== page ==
Understanding The Skin Grafting Process
Our skin is the largest organ in our body. It protects us from harmful agents that lead to infections. It also plays a vital role in regulating our body temperature.
A severe burn injury can prevent the damaged skin from healing properly. Under these circumstances, the destroyed skin must be replaced with healthy skin through a surgical procedure called skin grafting. A skin graft involves transplanting skin from another part of your body – or from another person – to the site of the damaged skin.
Where Does The Healthy Skin Come From?
Whenever possible, doctors will take healthy skin from your own body to replace the damaged tissue. Your body is much more likely to accept the grafted skin when it recognizes it as your own. This method of skin grafting (called “autograft”) greatly reduces the risk of infection and autoimmune rejection.
When an autograft is not possible – for example, when you do not have enough healthy skin tissue to replace the damaged skin – doctors will use skin from another person. The donor may be an identical twin, a family member or a cadaver. Some burn centers even graft artificial skin.
Called an allograft, this method involves a greater risk of complications. Doctors often resort to allograft as a temporary solution while waiting for the ideal time to harvest skin from your own body.
Types Of Skin Graft Procedures
After a burn injury, there are several methods of skin grafting:
- During a pinch graft, doctors transplant small pieces of healthy skin onto the injury site. The segments of new skin eventually heal and merge together.
- A split-thickness skin graft involves replacing the damaged tissue with healthy skin that consists of only the top layer (the epidermis) and a small portion of deeper tissue (the dermis). The new skin grows and attaches over time. Because the new layer of healthy skin is relatively thin, this procedure is generally used only for nonweight-bearing areas.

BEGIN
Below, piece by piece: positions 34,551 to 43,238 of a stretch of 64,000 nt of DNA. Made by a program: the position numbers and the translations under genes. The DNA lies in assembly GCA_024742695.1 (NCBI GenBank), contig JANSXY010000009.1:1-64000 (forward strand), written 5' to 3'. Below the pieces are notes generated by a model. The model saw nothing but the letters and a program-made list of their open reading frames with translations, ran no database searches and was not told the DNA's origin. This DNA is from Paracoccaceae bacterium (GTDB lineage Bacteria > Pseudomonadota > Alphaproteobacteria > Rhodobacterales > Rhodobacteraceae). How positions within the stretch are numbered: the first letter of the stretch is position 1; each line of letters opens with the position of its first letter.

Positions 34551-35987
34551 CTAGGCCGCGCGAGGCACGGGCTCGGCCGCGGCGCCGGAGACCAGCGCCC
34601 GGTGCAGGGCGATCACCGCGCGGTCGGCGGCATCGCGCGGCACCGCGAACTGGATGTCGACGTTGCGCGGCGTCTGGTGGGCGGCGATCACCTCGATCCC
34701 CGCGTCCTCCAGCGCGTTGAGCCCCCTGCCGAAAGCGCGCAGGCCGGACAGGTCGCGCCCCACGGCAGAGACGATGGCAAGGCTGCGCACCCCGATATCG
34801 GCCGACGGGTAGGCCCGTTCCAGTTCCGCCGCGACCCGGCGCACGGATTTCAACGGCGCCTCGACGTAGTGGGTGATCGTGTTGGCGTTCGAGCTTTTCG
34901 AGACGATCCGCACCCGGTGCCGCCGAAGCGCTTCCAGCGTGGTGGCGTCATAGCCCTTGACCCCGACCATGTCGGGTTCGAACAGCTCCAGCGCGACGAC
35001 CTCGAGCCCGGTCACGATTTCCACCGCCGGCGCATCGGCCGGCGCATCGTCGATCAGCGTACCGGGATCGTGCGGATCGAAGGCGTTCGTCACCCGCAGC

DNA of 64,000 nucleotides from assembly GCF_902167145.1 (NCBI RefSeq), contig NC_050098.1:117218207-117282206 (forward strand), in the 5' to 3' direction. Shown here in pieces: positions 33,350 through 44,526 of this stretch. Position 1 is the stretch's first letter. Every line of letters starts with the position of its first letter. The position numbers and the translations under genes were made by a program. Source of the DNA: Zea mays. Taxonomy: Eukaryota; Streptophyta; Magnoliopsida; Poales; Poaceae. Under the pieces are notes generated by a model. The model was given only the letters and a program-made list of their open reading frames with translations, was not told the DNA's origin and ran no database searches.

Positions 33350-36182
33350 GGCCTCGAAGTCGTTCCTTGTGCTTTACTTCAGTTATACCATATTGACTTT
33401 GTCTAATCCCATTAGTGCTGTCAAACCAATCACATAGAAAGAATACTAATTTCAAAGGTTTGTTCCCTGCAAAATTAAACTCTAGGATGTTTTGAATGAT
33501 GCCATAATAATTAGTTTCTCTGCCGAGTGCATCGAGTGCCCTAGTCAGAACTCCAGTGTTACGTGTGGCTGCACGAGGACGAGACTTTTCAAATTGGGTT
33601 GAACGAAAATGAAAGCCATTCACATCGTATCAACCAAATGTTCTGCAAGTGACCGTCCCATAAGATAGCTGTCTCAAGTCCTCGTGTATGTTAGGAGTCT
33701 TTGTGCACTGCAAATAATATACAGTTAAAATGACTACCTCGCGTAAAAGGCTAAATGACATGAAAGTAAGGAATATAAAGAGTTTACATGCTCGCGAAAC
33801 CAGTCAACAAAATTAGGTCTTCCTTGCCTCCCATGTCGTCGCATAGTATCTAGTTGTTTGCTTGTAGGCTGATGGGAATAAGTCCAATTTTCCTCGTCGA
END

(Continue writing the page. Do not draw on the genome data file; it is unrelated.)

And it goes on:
- A full-thickness graft involves replacing all the skin layers along with the associated blood vessels and deep tissues. Generally, this type of graft is appropriate for weight-bearing areas such as the feet. It also makes sense for burns that damage deep tissue.
- A pedicle graft involves taking healthy skin while leaving a small flap attached. This procedure ensures a good blood supply while the removed portion of the skin heals in its new location. Generally, this type of graft is used for the face or hands.
Determining which type of skin graft surgery is most suitable depends on the location and severity of your burns. Like other surgeries, skin grafting involves risks. It’s important to weigh these risks before going forward.
Additionally, all techniques for skin grafting typically result in scarring. The degree and type of scarring depend on the location, extent and type of graft.
Let Us Take Care Of Your Legal Worries
Skin grafting is major surgery that has far-reaching physical and financial implications. Coping with the aftermath of a serious burn injury is difficult enough. You should not also have to worry about legal and financial concerns.
At Walkup, Melodia, Kelly & Schoenberger, our attorneys can identify your options for financial recovery. Walkup is among the oldest and best-known personal injury law firms in Northern California. Based in San Francisco, our lawyers have won groundbreaking awards for burn victims nationwide.
Get a free assessment of your legal options by calling 415-906-3764. You can also fill out the online contact form.